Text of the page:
February 1, 2007 / 1:27 PM / 12 years ago

Young U.S. blacks believe in politics: study

CHICAGO (Reuters) - Many young U.S. blacks are as confident as their white and Hispanic peers that they can use politics to make things better, but a majority of young blacks feel alienated from today’s government, a study said on Thursday.

A Los Angeles voter waits his turn during the midterm elections, November 7, 2006. Many young blacks are as confident as their white and Hispanic peers that they can use politics to make things better, but a majority feel alienated from today's government, a study said on Thursday. REUTERS/Mario Anzuoni

The report from the University of Chicago covering a wide range of social issues from sex to entertainment also found young blacks think rap music and videos are riddled with too much sex and mistreatment of women, even though they are the biggest consumers of that entertainment.

Cathy Cohen, a political science professor who headed the project, said what emerges from the survey is a picture of young black people who “have a complicated way of understanding their world. They are focused ... and willing to talk about issues of personal responsibility.”

Cohen said the study — which surveyed more than 1,500 black, white and Hispanic people aged 15 to 25 and included in-depth interviews with 40 of the black participants — was designed to provide a more comprehensive look at young U.S. blacks than previous efforts.

“There’s good news and bad news when it comes to politics,” particularly as U.S. Sen. Barack Obama, an Illinois Democrat, may try to become the first black to reach the White House, Cohen said in an interview.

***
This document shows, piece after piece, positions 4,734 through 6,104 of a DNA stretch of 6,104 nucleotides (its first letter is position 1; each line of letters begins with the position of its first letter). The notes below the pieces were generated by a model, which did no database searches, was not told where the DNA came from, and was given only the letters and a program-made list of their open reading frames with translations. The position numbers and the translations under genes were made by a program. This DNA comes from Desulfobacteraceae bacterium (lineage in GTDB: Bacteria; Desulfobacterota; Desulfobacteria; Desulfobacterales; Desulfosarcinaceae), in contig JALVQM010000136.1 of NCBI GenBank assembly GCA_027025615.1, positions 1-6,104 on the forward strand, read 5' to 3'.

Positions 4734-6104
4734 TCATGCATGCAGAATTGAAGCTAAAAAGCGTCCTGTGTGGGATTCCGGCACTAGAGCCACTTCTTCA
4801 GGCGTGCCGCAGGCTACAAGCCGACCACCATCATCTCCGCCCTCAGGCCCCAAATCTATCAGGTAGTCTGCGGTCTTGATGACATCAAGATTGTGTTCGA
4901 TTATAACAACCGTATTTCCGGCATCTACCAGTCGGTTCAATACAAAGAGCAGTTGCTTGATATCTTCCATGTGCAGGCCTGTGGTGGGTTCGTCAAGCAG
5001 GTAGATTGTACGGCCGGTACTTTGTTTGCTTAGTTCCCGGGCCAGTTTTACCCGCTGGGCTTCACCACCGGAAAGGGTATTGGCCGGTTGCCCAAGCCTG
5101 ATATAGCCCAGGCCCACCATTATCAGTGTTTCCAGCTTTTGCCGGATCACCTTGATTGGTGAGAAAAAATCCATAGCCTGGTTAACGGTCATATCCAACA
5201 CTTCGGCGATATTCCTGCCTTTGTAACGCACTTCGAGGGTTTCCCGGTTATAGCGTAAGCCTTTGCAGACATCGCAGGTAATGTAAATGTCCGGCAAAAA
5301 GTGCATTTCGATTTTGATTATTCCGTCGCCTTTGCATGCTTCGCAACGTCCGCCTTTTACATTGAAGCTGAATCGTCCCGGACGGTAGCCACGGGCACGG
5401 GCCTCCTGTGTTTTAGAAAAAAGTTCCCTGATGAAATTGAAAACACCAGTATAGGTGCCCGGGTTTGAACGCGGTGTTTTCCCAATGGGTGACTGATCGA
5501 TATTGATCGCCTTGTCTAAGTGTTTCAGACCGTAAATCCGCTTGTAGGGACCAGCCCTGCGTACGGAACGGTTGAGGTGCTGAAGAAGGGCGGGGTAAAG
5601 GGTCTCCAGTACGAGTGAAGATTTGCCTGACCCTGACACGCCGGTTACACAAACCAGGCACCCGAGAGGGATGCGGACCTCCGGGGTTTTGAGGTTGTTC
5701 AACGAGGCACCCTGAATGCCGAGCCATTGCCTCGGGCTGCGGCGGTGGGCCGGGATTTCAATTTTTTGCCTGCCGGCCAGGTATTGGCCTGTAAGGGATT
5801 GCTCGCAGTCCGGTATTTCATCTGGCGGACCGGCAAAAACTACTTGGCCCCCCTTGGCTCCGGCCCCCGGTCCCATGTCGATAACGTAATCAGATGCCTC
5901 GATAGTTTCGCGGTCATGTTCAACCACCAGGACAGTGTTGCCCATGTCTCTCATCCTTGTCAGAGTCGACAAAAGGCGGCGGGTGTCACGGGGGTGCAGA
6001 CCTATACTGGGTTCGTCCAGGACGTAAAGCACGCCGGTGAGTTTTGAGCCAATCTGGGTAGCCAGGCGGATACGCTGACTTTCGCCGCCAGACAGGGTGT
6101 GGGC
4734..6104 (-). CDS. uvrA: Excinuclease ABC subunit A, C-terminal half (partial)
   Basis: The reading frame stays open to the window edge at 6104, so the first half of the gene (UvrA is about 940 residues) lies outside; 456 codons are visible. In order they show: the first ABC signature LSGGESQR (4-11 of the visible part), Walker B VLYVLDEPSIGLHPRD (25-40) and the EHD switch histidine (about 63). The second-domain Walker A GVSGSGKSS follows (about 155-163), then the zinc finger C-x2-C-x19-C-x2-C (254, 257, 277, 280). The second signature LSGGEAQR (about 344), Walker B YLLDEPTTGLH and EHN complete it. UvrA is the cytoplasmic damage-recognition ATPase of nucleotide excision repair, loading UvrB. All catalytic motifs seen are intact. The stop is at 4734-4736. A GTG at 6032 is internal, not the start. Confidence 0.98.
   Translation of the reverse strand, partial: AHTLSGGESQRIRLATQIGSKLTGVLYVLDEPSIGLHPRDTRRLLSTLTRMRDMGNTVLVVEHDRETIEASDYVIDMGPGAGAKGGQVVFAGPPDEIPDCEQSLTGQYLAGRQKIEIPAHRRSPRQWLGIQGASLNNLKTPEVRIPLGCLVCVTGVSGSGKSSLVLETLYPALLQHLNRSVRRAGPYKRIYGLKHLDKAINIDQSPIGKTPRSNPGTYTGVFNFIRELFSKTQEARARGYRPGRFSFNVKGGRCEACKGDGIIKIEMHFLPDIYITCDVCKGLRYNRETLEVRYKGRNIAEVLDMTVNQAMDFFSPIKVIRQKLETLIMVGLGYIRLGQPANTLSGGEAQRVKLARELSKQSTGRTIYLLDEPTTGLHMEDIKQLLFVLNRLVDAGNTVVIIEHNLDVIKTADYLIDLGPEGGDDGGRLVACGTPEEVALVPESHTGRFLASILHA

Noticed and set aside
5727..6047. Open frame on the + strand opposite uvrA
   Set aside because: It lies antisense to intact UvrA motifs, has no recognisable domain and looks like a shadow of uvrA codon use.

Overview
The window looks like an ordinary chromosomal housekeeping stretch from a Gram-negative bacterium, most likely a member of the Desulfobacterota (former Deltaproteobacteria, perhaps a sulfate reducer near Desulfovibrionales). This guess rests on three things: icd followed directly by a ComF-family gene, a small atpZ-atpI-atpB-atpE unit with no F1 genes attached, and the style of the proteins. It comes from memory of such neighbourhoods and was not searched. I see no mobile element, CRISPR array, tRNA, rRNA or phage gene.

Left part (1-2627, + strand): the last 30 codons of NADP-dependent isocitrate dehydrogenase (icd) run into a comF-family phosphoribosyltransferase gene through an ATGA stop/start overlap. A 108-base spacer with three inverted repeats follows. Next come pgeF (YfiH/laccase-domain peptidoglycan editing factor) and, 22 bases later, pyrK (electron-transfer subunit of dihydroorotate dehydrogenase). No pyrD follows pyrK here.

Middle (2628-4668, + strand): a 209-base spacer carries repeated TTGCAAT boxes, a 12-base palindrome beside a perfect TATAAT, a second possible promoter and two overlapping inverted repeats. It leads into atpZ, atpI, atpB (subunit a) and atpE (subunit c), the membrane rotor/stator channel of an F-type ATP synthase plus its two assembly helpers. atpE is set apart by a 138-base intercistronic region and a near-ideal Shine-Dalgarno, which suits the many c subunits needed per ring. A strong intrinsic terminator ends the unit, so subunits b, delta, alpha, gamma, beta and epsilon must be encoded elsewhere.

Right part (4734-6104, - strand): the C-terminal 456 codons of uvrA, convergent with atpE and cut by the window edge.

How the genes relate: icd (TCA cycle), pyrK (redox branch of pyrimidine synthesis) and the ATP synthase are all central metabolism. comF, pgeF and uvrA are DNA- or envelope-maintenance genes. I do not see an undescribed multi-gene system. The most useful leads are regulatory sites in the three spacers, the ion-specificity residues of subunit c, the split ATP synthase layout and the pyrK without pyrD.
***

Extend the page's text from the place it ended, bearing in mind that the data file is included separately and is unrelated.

MAKE A DIFFERENCE

Nearly 80 percent of young blacks, whites and Hispanics think that they can make a difference by getting involved in politics and large numbers of them feel they have the skills to do so, the survey found.

But 56 percent of black youth and 52 percent of Hispanics think government leaders care very little about them, while 44 percent of whites think that way. Nearly half of the blacks questioned thought the government cared more about immigrants than about them.

“This suggests that an entire group of young people are saying the system doesn’t feel open to them,” Cohen said.

When it comes to sex, large majorities age 18 to 25 in all groups said they had sexual intercourse as did about a third of those age 15 to 17. More than 90 percent in all three groups backed mandatory sex education in high school and 76 percent of blacks thought condoms should be available in high schools compared to 74 percent of Hispanics and 68 percent of whites.

While 47 percent of blacks and 46 percent of Hispanics thought abortion was always wrong, only 34 percent of whites did.

In addition 55 percent of blacks felt homosexual activity was always wrong compared to 36 percent of Hispanics and 35 percent for whites. Fifty-eight percent of blacks opposed legalizing same-sex marriage compared to 36 percent of Hispanics, and 35 percent of whites.

As to rap music, 58 percent of young blacks said they listened to it daily — compared to 45 percent and 23 percent respectively for Hispanics and whites. Blacks also watched rap video at a rate five times that of whites.

But an overwhelming majority in all three groups agreed that rap music videos contain too many references to sex and that they portray black women in bad and offensive ways.

Cohen said those surveyed were representative of the three groups nationally in terms of education, income and other factors, and that the entire survey had an error margin of plus or minus 2 percentage points.

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